Wednesday, September 23, 2020

Shearwater unveils new Perdix technical dive computer

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If you’re going to the Dusseldorf Boat Show later this month, be sure to check out Shearwater Research’s latest technical dive computer, the Perdix.

The new Perdix dive computer is 30 percent slimmer than the company’s Petrel model but maintains the same ruggedness and many of the modes featured in the PetrelOpen-Circuit Recreational, Open-Circuit Technical, Closed-Circuit fixed PPO2, and Gauge Mode.

One area where the Perdix beats the Petrel is in battery life, according to Shearwater. The Petrel sports a five-hour operating time at medium brightness, while the Perdix can go for more than 50 hours under the same conditions.

Like the Petrel, the Perdix sports a user-friendly, two-button menu system, 1000-hour dive log, a user-replaceable AA battery well with a double-O-ring seal for peace of mind, and free, Bluetooth-integrated firmware releases.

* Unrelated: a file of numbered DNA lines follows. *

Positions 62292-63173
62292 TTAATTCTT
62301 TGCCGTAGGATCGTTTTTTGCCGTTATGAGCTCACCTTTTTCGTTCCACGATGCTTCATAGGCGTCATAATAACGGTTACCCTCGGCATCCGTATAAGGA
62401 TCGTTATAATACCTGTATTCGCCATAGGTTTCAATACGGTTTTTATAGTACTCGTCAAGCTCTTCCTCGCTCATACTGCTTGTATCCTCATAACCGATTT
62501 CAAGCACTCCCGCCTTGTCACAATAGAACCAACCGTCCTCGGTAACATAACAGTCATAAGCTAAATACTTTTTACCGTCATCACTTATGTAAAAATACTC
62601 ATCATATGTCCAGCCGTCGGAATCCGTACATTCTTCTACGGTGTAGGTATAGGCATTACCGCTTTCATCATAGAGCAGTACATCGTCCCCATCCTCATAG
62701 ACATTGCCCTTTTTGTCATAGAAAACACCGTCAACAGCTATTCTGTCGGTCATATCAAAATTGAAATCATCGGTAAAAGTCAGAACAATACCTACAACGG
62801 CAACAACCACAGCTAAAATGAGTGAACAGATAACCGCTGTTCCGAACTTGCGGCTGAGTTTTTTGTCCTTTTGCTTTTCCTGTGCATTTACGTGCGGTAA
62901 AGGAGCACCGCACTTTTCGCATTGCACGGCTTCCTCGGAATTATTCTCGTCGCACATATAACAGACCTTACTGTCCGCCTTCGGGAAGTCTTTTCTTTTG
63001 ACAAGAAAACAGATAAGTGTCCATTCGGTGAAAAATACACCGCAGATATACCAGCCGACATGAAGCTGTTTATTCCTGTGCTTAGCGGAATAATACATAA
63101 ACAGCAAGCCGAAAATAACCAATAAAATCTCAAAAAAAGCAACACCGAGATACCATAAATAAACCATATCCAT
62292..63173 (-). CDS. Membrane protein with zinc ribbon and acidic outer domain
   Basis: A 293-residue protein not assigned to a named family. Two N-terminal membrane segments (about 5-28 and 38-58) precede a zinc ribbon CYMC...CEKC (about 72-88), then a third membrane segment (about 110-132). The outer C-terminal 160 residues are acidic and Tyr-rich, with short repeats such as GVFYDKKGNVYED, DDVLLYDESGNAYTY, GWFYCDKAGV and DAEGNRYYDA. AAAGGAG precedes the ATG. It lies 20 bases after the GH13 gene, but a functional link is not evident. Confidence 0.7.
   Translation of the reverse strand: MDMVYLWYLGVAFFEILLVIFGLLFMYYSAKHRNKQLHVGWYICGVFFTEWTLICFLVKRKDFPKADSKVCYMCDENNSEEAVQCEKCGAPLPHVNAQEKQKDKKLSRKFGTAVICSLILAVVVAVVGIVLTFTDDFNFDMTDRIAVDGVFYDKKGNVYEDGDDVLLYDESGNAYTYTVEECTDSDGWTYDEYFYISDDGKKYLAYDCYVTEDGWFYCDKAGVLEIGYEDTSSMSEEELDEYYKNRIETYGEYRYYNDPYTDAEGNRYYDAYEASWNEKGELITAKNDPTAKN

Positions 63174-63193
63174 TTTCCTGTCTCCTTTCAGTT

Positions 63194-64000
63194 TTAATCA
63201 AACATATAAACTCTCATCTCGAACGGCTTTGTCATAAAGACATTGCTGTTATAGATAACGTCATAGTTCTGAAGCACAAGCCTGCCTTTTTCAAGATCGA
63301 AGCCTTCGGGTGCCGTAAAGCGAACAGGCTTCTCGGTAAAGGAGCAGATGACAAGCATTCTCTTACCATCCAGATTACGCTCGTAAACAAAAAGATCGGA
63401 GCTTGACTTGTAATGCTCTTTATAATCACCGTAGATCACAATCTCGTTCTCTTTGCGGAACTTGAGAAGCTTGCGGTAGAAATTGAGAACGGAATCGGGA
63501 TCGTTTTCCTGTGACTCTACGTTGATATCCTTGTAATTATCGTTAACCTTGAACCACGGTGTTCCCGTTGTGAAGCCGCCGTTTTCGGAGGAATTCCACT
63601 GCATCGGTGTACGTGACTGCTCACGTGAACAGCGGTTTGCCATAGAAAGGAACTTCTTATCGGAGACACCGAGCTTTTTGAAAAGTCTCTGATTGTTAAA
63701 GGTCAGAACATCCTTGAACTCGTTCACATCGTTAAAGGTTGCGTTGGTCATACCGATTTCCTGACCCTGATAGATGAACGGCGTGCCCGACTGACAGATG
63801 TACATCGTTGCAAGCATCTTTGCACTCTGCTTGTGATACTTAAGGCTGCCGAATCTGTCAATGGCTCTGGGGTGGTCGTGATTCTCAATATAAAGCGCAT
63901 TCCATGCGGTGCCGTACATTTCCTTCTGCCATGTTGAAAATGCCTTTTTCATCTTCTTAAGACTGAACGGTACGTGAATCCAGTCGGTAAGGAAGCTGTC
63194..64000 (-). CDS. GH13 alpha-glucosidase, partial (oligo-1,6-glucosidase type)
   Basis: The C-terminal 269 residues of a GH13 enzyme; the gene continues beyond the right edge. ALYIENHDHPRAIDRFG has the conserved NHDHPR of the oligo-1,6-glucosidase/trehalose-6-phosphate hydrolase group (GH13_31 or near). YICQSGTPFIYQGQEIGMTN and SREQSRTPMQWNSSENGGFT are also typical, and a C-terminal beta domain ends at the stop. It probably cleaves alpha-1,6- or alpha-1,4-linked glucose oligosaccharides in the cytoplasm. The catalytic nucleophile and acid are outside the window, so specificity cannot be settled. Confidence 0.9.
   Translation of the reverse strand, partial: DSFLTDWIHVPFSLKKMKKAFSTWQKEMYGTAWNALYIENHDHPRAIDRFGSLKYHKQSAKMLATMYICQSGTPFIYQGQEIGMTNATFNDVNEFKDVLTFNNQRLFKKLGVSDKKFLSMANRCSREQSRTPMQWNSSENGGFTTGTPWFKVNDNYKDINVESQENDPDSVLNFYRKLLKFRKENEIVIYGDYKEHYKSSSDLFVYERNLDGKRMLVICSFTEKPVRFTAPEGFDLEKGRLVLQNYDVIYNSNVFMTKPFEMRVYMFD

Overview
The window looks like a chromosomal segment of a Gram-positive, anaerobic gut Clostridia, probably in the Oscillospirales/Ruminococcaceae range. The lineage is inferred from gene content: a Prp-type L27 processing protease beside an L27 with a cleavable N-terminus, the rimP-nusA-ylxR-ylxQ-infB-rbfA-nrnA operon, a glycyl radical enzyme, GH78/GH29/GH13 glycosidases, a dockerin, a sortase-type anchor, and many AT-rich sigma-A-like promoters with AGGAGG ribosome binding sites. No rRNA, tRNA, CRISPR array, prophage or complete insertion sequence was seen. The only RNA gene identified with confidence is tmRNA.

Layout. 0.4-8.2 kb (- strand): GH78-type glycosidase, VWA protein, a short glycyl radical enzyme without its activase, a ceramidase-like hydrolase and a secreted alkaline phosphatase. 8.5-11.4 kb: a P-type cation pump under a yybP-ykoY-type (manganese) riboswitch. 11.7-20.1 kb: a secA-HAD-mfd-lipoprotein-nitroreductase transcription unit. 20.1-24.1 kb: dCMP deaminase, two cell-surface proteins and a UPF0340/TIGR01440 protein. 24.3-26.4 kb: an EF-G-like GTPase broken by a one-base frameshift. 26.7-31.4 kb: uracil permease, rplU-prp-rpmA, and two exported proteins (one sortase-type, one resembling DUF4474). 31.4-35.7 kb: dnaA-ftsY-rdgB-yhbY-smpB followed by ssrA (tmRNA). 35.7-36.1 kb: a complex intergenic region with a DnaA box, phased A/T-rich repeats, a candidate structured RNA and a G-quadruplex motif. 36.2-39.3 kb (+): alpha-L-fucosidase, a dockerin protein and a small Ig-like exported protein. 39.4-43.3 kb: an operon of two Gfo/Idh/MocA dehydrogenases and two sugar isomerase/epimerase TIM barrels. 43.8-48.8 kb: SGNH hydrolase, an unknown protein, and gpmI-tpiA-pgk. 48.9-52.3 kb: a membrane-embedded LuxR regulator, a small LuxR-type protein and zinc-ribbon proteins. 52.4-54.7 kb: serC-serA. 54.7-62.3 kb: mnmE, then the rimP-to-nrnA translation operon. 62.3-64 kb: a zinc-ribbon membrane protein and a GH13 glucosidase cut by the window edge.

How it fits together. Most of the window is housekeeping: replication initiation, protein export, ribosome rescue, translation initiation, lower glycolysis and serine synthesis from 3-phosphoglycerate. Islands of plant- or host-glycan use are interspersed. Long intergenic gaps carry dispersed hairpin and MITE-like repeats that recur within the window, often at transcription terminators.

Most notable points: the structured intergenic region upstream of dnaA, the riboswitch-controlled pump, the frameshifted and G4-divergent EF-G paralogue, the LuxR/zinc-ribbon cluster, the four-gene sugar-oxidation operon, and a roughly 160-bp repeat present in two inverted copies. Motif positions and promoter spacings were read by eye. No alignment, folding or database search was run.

The 2.2-inch/5.6cm high-resolution LCD display has enhanced color saturation and can show user-customizable dive information. You can wear it via an integrated bungee mount or the classic strap mounts, depending on your preference.

The Perdix retails for around US$900/829 Euros for the basic model.

If you are in fact in Germany for the Dusseldorf Boat Show from January 23-31, you’ll be able to check the Perdix out at the dive2gether booth (#3J05).

If you won’t be in Dusseldorf later this month, you can check out the Shearwater Research website at https://www.shearwater.com/products/perdix/ or the YouTube video below.

Shearwater has unveiled its new Perdix technical dive computer.
Shearwater has unveiled its new Perdix technical dive computer.

John Liang
John Lianghttps://www.deeperblue.com/
John Liang is the News Editor at DeeperBlue.com. He first got the diving bug while in High School in Cairo, Egypt, where he earned his PADI Open Water Diver certification in the Red Sea off the Sinai Peninsula. Since then, John has dived in a volcanic lake in Guatemala, among white-tipped sharks off the Pacific Coast of Costa Rica, and other places including a pool in Las Vegas helping to break the world record for the largest underwater press conference.

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